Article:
n English in Africa - Writing from the periphery : the case of Ngugi and Conrad
|Article Title||Writing from the periphery : the case of Ngugi and Conrad|
|© Publisher:||Institute for the Study of English in Africa (ISEA)|
|Journal||English in Africa|
|Publication Date||May 2003|
|Pages||55 - 69|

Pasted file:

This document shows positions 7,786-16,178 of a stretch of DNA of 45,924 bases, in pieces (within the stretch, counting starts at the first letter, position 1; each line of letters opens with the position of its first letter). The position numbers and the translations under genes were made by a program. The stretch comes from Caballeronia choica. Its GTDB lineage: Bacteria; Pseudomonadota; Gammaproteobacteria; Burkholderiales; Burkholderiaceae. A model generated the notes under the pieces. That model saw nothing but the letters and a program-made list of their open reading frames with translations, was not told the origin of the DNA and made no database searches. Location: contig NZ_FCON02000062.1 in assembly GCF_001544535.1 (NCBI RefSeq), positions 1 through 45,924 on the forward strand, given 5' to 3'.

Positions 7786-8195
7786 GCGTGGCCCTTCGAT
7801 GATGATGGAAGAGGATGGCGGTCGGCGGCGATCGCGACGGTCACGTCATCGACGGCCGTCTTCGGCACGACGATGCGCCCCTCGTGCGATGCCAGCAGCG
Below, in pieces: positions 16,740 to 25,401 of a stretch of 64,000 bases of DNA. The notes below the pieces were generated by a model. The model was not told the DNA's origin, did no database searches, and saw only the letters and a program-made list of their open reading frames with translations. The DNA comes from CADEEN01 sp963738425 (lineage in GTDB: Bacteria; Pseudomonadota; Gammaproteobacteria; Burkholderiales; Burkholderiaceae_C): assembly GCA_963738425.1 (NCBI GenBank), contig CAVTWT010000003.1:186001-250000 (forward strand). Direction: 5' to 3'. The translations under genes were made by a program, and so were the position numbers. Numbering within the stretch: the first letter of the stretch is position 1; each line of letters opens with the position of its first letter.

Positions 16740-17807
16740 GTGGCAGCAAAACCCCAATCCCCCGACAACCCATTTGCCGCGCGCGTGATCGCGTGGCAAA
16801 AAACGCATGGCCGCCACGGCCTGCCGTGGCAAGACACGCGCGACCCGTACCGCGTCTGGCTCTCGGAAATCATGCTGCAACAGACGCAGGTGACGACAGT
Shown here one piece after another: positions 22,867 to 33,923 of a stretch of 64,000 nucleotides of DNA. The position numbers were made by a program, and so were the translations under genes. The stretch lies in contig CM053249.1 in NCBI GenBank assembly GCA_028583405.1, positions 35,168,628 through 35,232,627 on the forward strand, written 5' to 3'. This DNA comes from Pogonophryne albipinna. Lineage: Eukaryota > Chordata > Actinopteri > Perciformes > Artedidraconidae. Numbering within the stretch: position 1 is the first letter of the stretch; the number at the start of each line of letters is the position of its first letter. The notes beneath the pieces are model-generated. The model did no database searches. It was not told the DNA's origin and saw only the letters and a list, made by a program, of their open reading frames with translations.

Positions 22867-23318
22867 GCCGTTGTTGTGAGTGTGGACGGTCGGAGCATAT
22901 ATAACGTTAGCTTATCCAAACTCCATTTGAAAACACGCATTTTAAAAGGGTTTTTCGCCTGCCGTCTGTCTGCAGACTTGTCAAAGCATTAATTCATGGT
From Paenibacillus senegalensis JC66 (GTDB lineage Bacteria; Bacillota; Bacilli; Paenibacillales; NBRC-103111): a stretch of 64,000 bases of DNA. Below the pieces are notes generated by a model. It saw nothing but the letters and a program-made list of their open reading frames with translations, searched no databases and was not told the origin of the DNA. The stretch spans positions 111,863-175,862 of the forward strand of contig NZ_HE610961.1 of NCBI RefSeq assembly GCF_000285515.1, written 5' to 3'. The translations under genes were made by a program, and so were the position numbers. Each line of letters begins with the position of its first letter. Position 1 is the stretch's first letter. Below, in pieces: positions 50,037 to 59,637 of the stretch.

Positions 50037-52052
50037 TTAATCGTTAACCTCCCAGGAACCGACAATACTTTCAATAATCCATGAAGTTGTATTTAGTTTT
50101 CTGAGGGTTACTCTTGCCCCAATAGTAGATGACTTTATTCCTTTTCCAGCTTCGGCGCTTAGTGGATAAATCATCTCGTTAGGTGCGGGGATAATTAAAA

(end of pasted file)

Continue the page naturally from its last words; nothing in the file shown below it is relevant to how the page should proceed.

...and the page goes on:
The juxtaposition of Joseph Conrad (1854-1924) and Ngugi wa Thiongo (b. 1938) might seem like an aberration at first sight. After all, what can an African novelist have in common with a European writer whom the redoubtable F. R. Leavis placed within the fellowship of the great tradition of English literature? That Conrad has had a considerable influence on Ngugi is well known. Simon Gikandi, in his most recent work on Ngugi, has described Conrad's influence on the Kenyan writer as "substantive" (Gikandi 2000, 106). Parallel readings of Conrad and Ngugi have been done before, notably by Ponnuthurai Sarvan in 1976 (reprinted in Hamner, 1990) and Jacqueline Bardolphe in 1987. Bardolphe posited that Ngugi's A Grain of Wheat and Petals of Blood were readings of Conrad's Under Western Eyes and Victory respectively (1987, 32-49). In this article I propose to explore the relationship between Conrad and Ngugi as author-intellectuals and linguistic exiles through an intertextual reading of Under Western Eyes (1911) and A Grain of Wheat (1967). My excursion into these texts will reveal that they are not simply parallel studies on the theme of betrayal, confession and repentance, but dialectical readings on the continuum of literary intertextuality.
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